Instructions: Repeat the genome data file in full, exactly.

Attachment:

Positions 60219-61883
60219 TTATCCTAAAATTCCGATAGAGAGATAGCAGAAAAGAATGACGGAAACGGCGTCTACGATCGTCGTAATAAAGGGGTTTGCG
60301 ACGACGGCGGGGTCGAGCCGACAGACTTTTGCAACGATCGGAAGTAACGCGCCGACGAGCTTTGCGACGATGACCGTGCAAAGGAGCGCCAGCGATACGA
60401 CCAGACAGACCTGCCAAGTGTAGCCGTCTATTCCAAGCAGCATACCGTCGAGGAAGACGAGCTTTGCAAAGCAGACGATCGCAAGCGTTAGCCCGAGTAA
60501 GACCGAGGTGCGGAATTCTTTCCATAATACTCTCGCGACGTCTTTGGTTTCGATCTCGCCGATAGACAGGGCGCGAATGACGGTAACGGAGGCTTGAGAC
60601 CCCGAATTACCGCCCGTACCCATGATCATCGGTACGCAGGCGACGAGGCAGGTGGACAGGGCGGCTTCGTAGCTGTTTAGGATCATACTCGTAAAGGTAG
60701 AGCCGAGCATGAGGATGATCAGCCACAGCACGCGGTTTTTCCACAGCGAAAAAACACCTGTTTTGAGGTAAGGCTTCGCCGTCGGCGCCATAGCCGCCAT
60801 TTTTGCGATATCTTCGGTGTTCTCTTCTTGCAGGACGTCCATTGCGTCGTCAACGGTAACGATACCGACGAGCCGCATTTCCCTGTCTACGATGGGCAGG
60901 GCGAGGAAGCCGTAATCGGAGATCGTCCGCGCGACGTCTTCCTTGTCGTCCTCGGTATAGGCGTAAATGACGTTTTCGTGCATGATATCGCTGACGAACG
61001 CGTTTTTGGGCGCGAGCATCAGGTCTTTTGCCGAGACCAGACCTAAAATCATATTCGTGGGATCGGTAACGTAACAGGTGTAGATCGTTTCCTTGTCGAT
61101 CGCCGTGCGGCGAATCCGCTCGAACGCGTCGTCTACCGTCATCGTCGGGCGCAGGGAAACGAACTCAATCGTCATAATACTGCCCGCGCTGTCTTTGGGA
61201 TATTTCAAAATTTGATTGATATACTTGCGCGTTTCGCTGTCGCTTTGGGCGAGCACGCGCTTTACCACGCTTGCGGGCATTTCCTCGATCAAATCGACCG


Positions 60219-61883
60219 TTATCCTAAAATTCCGATAGAGAGATAGCAGAAAAGAATGACGGAAACGGCGTCTACGATCGTCGTAATAAAGGGGTTTGCG
60301 ACGACGGCGGGGTCGAGCCGACAGACTTTTGCAACGATCGGAAGTAACGCGCCGACGAGCTTTGCGACGATGACCGTGCAAAGGAGCGCCAGCGATACGA
60401 CCAGACAGACCTGCCAAGTGTAGCCGTCTATTCCAAGCAGCATACCGTCGAGGAAGACGAGCTTTGCAAAGCAGACGATCGCAAGCGTTAGCCCGAGTAA
60501 GACCGAGGTGCGGAATTCTTTCCATAATACTCTCGCGACGTCTTTGGTTTCGATCTCGCCGATAGACAGGGCGCGAATGACGGTAACGGAGGCTTGAGAC
60601 CCCGAATTACCGCCCGTACCCATGATCATCGGTACGCAGGCGACGAGGCAGGTGGACAGGGCGGCTTCGTAGCTGTTTAGGATCATACTCGTAAAGGTAG
60701 AGCCGAGCATGAGGATGATCAGCCACAGCACGCGGTTTTTCCACAGCGAAAAAACACCTGTTTTGAGGTAAGGCTTCGCCGTCGGCGCCATAGCCGCCAT
60801 TTTTGCGATATCTTCGGTGTTCTCTTCTTGCAGGACGTCCATTGCGTCGTCAACGGTAACGATACCGACGAGCCGCATTTCCCTGTCTACGATGGGCAGG
60901 GCGAGGAAGCCGTAATCGGAGATCGTCCGCGCGACGTCTTCCTTGTCGTCCTCGGTATAGGCGTAAATGACGTTTTCGTGCATGATATCGCTGACGAACG
61001 CGTTTTTGGGCGCGAGCATCAGGTCTTTTGCCGAGACCAGACCTAAAATCATATTCGTGGGATCGGTAACGTAACAGGTGTAGATCGTTTCCTTGTCGAT
61101 CGCCGTGCGGCGAATCCGCTCGAACGCGTCGTCTACCGTCATCGTCGGGCGCAGGGAAACGAACTCAATCGTCATAATACTGCCCGCGCTGTCTTTGGGA
61201 TATTTCAAAATTTGATTGATATACTTGCGCGTTTCGCTGTCGCTTTGGGCGAGCACGCGCTTTACCACGCTTGCGGGCATTTCCTCGATCAAATCGACCG